…and then I’m writing a fanfic where I’m making a girl have asexual experiences a lot like mine, and I need to tag it on AO3, and I don’t know whether to tag it aromantic or not and I spend way more time actually thinking about that stupid thing than I should… and yeah my wtfromantic identity (and my character’s) end up mattering a lot in my life, and I basically feel like I am in Group 1, where I don’t even know how to end my fanfiction story, because what does my character even want?

When reading Queenie’s post just now, that one that this whole post is basically just a reply to, I noticed when she discussed the Group 4 aces that she linked to 3 tumblr discussions that I clicked on and read and I ended up in an internet-death-spiral of reading other people’s tumblr comments on these same posts as the whole thing is a bunch of people reblogging reblogs and adding their own comments along the way. And I found the discussion facsinating. One of the most fascinating things that I found indirectly because of this “Prioritizing identity” post of Queenie’s just now was where Sciatrix questioned:

*Are* people thinking of “wtfromantic” as a distinct identity?

And I looked at that and thought… I think yes, yes I actually have been, lately. I’ve been thinking of myself as a wtfromantic asexual and feeling comfortable in that label.

When I read The Ace Theist’s post recently, “Re: Greyness 301″, and also the linked/heavily referenced epochryphal.tumblr.com original Greyness 301 post I left the first comment. The Ace Theist and Cor had been talking about grey-asexuality. Grayness in terms of sexual attraction and stuff. They talk about how confusing and messy it is. I never wanted to call myself a “gray-romantic” before reading that post, but when reading it and seeing how well their descriptions of “greyness” in regards to sexual orientation fit my whole relationship with romantic orientation so well. Other people (Queenie, yes her again lol, and also Ace in Translation) agreed with me after that in the comments that they also related as gray-romantics.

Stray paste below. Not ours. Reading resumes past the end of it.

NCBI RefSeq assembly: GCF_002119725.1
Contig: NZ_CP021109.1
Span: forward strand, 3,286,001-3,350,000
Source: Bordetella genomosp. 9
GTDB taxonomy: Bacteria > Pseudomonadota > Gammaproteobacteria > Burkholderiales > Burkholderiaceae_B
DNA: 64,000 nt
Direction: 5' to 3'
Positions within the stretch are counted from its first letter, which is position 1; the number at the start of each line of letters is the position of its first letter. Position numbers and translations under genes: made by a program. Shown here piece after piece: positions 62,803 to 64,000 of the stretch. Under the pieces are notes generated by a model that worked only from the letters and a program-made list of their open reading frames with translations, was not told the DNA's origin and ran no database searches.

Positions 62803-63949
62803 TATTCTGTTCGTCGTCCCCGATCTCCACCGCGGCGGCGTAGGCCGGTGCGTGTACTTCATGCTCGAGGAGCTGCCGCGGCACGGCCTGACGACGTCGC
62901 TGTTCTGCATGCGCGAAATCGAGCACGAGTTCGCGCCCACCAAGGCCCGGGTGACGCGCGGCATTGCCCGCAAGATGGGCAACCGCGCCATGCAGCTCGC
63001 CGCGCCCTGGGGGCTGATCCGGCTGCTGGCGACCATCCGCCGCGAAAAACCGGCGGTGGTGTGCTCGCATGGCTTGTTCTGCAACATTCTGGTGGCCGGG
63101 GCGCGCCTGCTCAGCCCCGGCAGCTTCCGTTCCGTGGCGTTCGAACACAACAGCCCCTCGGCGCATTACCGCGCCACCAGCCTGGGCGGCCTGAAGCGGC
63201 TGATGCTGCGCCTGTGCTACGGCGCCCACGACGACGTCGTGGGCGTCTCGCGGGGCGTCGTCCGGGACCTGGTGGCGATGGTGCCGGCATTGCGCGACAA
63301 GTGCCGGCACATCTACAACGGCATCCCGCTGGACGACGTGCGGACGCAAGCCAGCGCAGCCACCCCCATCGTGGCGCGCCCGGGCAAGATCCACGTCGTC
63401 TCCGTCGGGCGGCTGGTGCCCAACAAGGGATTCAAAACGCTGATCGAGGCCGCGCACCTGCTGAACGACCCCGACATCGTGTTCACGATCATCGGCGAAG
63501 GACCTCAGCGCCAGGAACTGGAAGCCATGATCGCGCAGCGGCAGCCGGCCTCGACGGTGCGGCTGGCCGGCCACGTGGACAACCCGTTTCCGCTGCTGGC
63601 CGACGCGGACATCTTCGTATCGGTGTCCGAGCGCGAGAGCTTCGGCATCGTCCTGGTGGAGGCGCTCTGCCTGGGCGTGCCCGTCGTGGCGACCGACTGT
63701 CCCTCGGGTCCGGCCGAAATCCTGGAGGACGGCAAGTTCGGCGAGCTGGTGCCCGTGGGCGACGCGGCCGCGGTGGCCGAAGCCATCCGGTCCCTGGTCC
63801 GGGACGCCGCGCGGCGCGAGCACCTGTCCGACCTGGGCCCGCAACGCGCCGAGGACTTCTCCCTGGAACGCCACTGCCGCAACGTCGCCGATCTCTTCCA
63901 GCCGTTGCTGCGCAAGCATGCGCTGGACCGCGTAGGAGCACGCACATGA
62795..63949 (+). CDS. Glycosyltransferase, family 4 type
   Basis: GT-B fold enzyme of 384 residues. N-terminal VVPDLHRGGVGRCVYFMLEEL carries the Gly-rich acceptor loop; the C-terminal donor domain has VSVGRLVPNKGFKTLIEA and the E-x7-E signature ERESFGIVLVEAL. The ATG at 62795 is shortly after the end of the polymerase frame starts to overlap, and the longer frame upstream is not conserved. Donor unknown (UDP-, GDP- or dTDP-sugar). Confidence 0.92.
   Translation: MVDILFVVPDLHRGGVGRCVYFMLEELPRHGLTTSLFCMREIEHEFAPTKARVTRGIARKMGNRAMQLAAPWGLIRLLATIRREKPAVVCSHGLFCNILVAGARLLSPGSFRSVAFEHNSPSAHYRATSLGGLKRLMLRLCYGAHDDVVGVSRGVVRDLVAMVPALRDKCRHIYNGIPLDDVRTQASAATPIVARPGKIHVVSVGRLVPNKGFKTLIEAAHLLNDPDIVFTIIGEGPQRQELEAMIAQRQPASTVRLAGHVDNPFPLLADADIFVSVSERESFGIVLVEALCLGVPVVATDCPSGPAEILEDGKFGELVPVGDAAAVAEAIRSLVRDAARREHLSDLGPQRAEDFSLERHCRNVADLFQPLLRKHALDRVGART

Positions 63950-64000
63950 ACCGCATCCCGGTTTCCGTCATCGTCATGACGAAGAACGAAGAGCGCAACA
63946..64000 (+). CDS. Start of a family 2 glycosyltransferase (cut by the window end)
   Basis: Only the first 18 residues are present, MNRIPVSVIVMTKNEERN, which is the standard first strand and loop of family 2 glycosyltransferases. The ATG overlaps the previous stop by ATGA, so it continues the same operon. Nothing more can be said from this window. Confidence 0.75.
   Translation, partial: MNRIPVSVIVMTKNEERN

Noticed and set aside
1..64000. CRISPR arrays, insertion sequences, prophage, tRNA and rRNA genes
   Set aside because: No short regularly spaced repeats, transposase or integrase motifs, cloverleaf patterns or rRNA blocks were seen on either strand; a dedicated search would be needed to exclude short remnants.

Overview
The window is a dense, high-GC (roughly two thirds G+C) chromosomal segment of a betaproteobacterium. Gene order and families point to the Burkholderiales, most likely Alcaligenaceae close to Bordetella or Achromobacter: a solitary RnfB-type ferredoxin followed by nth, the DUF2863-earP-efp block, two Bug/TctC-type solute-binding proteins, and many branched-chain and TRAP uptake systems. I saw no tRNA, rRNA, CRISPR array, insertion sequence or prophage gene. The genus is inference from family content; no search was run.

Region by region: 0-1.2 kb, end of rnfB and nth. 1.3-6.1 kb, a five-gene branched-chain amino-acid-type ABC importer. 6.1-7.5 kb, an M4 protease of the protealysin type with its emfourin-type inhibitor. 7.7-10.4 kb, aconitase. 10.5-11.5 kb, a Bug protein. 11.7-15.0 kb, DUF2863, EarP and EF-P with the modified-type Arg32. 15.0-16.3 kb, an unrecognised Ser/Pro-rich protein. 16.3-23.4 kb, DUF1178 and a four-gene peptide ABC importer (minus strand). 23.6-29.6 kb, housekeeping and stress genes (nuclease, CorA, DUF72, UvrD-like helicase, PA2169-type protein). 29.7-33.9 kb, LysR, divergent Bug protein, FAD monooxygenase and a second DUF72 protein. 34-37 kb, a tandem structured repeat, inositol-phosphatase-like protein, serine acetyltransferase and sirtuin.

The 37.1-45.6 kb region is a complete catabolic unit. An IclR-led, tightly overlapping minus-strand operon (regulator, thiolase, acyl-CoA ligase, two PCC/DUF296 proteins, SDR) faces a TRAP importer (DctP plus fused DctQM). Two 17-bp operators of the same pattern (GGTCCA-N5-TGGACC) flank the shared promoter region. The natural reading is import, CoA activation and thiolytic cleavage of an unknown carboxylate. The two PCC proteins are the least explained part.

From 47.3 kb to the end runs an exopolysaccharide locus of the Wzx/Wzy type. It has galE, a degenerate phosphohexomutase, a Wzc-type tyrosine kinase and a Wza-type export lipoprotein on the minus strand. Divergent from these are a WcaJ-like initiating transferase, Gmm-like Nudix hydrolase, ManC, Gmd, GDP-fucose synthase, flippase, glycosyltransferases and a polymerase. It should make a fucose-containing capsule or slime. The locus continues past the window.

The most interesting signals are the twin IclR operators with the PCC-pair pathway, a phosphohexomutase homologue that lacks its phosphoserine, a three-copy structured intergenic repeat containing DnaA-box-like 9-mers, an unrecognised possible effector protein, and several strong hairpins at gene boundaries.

I have been strongly identifying as wtfromantic over gray-romantic because I think the “wtf” accurately expresses so much that the gray doesn’t. Gray implies some middle ground, halfway points, etc… it implies a lot of things to me that I don’t think I am. Maybe I have been wrong to assume that gray means any of those things. But “WTF” expresses more of where I’m at – confusion, frustration, etc.

I’m not sure I have a good stopping point for this post, so I’m gonna stop right here. I’m going to end by saying I am pretty comfortable in the wtfromantic identity label for now. And it has been for months and months. I do think of it as BOTH a distinct romantic orientation label and a non-romantic orientation at the same time, somehow. I think it somehow is a good final answer, as I’m not sure things will ever get more clear/less confusing for me… but it’s also a state of being in perpetual questioning – which means the chance for answers to maybe be found, one day. It is what it is, and I, personally, am happy to have found it.

For people who came to my blog searching for the term “wtfromantic”, consider reading this post: https://luvtheheaven.wordpress.com/2014/10/27/i-have-looked-through-what-search-terms-have-brought-people-to-my-blog/ about search terms that have brought people to my blog. Also, consider reading various other posts of mine, as I write about this topic fairly often.

Your Asexuality has been made “Unassailable” for you.

This is a post written for the August 2014 Carnival of Aces, which has the theme “The Unassailable Asexual”. Details are here: http://queenieofaces.tumblr.com/post/93501116848/august-2014-carnival-of-aces-call-for-submissions

And I apologize in advance if this gets ramble-y and confusing. I’m trying my best here but I’m aware it’s a bit convoluted.

From what I can gather, the basic idea of “The Unassailable Asexual” or “Gold Star Asexual” is that many people aren’t unassailable when it comes to their asexuality. If you look up “unassailable” in The Free Dictionary, which compiles definitions from multiple different dictionaries, some of the relevant definitions are: